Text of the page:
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Plea bargain: In criminal justice, plea bargaining is an agreement between the prosecution and the defendant in which the defendant agrees to plead guilty to one or more charges in exchange for a reduced sentence or the dismissal of other charges. See also Court proceedings.
Annotation: The above characterizations of concepts are neither definitions nor exhausting presentations of problems related to them. Instead, they are intended to give a short introduction to the contributions below. – Lexicon of Arguments.

Author Concept Summary/Quotes Sources

Stephanos Bibas on Plea Bargain - Dictionary of Arguments

Parisi I 63
Plea bargain/Bibas/Jolls: For criminal defendants, Bibas suggests, the “natural baseline” in considering entry into a plea bargain will often be acquittal or probation rather than a jail sentence (Bibas, 2004(1), p. 2544). Accordingly, criminal defendants will tend to regard jail sentences as “sure losses” (Bibas, 2004(1), p. 2509) that, under loss aversion, will loom large or, in Simonian terms, will be viewed as “unsatisfactory.” >Bounded rationality/Simon
Loss aversion: Such “loss framing” (Bibas, 2004(1), p. 2544) by defendants will naturally tend to discourage their entry into plea bargaining agreements. From a legal policy perspective, Bibas highlights the way in which sentencing guidelines—which replace the significant sentencing discretion judges traditionally exercised with fairly determinate sentences for offenders - may commute (whether or not desirably overall) the effects of both optimism bias and loss aversion. Bias: “[T]he legal system,” he notes, “use[s] general debiasing tools. … If … young men are especially overconfident, … sentencing guidelines [respond by reducing] the room for overconfident predictions of how judges will sentence” (Bibas, 2004(1), p. 2544).
Optimism bias/Sentencing guidelines : As Bibas notes, sentencing guidelines replace a wide-ranging set of potential outcomes, the probabilities of the worst of which overconfident defendants will tend to underestimate, with a relatively determinate outcome that tamps down the effects of optimism bias.
Loss aversion: With respect to loss aversion, meanwhile, “[s]entencing guidelines may break the habit of loss framing in criminal cases by making the sentence after trial the natural baseline” (Bibas, 2004(1), p. 2544).
Sencencing guidelines: Sentencing guidelines, Bibas suggests, may reframe the implicit benchmark of acquittal or probation to a “natural baseline” of a jail sentence; if so, then a loss-averse defendant might be more open to entry into a plea bargaining agreement. In Bibas’s optimism bias account of plea bargaining, sentencing guidelines reduce the prevalence of empirically inaccurate beliefs about the probabilities of various potential outcomes; in this way, the guidelines mitigate a problem of nonomniscience. ((s) For non-omniscies: >Bounded rationality/Jolls.)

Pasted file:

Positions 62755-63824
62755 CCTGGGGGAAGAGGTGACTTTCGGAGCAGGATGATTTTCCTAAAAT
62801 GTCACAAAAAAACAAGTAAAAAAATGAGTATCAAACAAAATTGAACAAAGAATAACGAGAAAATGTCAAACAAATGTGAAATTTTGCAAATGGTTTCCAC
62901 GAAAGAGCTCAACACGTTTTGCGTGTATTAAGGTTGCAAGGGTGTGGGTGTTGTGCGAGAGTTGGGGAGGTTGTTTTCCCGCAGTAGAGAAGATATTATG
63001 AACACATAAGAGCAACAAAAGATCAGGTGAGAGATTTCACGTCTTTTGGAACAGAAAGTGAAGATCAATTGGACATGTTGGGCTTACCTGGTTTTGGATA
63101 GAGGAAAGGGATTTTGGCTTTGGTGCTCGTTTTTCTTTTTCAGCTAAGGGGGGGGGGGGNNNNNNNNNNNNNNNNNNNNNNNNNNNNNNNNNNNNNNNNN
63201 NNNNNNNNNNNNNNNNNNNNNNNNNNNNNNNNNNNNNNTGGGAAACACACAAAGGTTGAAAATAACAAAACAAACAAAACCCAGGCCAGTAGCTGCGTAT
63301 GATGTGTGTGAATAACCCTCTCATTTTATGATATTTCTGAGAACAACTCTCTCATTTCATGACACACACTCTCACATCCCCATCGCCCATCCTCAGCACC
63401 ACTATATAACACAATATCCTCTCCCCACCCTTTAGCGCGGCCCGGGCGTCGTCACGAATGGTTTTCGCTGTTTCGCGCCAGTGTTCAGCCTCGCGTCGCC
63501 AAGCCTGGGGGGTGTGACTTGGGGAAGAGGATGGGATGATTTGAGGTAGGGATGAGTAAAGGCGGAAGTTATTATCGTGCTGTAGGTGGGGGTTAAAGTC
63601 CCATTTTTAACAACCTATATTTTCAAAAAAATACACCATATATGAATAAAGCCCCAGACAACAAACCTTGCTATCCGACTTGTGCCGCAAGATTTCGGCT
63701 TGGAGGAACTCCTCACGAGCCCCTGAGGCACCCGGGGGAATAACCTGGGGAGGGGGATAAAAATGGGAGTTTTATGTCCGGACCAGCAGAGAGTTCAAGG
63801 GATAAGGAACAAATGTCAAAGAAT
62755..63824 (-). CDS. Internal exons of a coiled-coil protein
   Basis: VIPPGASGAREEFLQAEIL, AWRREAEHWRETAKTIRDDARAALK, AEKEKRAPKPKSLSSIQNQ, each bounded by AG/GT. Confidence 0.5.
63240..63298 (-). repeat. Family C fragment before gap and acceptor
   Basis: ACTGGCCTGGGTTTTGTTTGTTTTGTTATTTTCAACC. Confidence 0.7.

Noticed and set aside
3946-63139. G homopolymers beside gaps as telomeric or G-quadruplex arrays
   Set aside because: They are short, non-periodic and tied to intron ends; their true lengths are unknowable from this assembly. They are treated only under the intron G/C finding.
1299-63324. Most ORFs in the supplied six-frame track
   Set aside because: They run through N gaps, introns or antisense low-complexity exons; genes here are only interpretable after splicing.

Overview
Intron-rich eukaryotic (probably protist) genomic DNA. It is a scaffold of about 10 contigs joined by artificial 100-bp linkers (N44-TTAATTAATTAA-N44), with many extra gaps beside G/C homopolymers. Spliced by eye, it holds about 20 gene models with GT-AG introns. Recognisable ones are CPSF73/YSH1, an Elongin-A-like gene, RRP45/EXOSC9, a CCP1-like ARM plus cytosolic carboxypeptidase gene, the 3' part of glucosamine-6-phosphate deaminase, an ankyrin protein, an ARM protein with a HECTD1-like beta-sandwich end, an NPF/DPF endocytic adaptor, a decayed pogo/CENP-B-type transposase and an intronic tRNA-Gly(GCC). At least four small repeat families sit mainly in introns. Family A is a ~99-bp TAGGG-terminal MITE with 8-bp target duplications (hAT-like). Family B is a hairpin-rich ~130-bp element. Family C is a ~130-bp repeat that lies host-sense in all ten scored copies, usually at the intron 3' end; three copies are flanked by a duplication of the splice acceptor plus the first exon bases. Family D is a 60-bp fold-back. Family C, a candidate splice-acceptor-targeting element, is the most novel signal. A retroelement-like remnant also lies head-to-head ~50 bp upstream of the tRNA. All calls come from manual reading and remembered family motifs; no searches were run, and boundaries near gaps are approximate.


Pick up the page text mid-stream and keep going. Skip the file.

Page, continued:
Behavior/Jolls: Note, however, that any reduction here in the prevalence of errors in judgment is achieved not through directly mitigating individuals’ overoptimism, but rather through shrinking the set of possible outcomes on which optimism bias could operate in the first instance. In this respect, normative analysis of the guidelines differs from normative analysis of many other legal responses (...).
Parisi I 64
Loss aversion/Jolls: In the loss aversion account of plea bargaining, normative analysis is harder still. Are defendants who come to accept plea bargain offers as a result of the guidelines’ “reframing” better off? Is the use of the guidelines in response to loss aversion a “debiasing tool” (Bibas, 2004(1), p. 2544)?
Normative analysis of the guidelines: Bibas’s own normative discussion focuses on discrepancy-reducing effects of sentencing guidelines. Because, for instance, of the point that young male defendants will be especially likely to exhibit optimism bias, constricting the domain within which optimism bias may have an effect will even out disparities across classes of defendants, similarly, because loss framing tends to be impacted by defendants’ age, the guidelines may even out arbitrary age-based sentence disparities (Bibas, 2004(1), p. 2544).

1. Bibas, Stephanos (2004). “Plea Bargaining Outside the Shadow of Trial.” Harvard Law Review 117: 2463–2547.

Jolls, Christine, „Bounded Rationality, Behavioral Economics, and the Law“. In: Parisi, Francesco (ed) (2017). The Oxford Handbook of Law and Economics. Vol 1: Methodology and Concepts. NY: Oxford University Press.

Explanation of symbols: Roman numerals indicate the source, arabic numerals indicate the page number. The corresponding books are indicated on the right hand side. ((s)…): Comment by the sender of the contribution. Translations: Dictionary of Arguments
The note [Concept/Author], [Author1]Vs[Author2] or [Author]Vs[term] resp. "problem:"/"solution:", "old:"/"new:" and "thesis:" is an addition from the Dictionary of Arguments. If a German edition is specified, the page numbers refer to this edition.
Bibas, Stephanos
Parisi I
Francesco Parisi (Ed)
The Oxford Handbook of Law and Economics: Volume 1: Methodology and Concepts New York 2017

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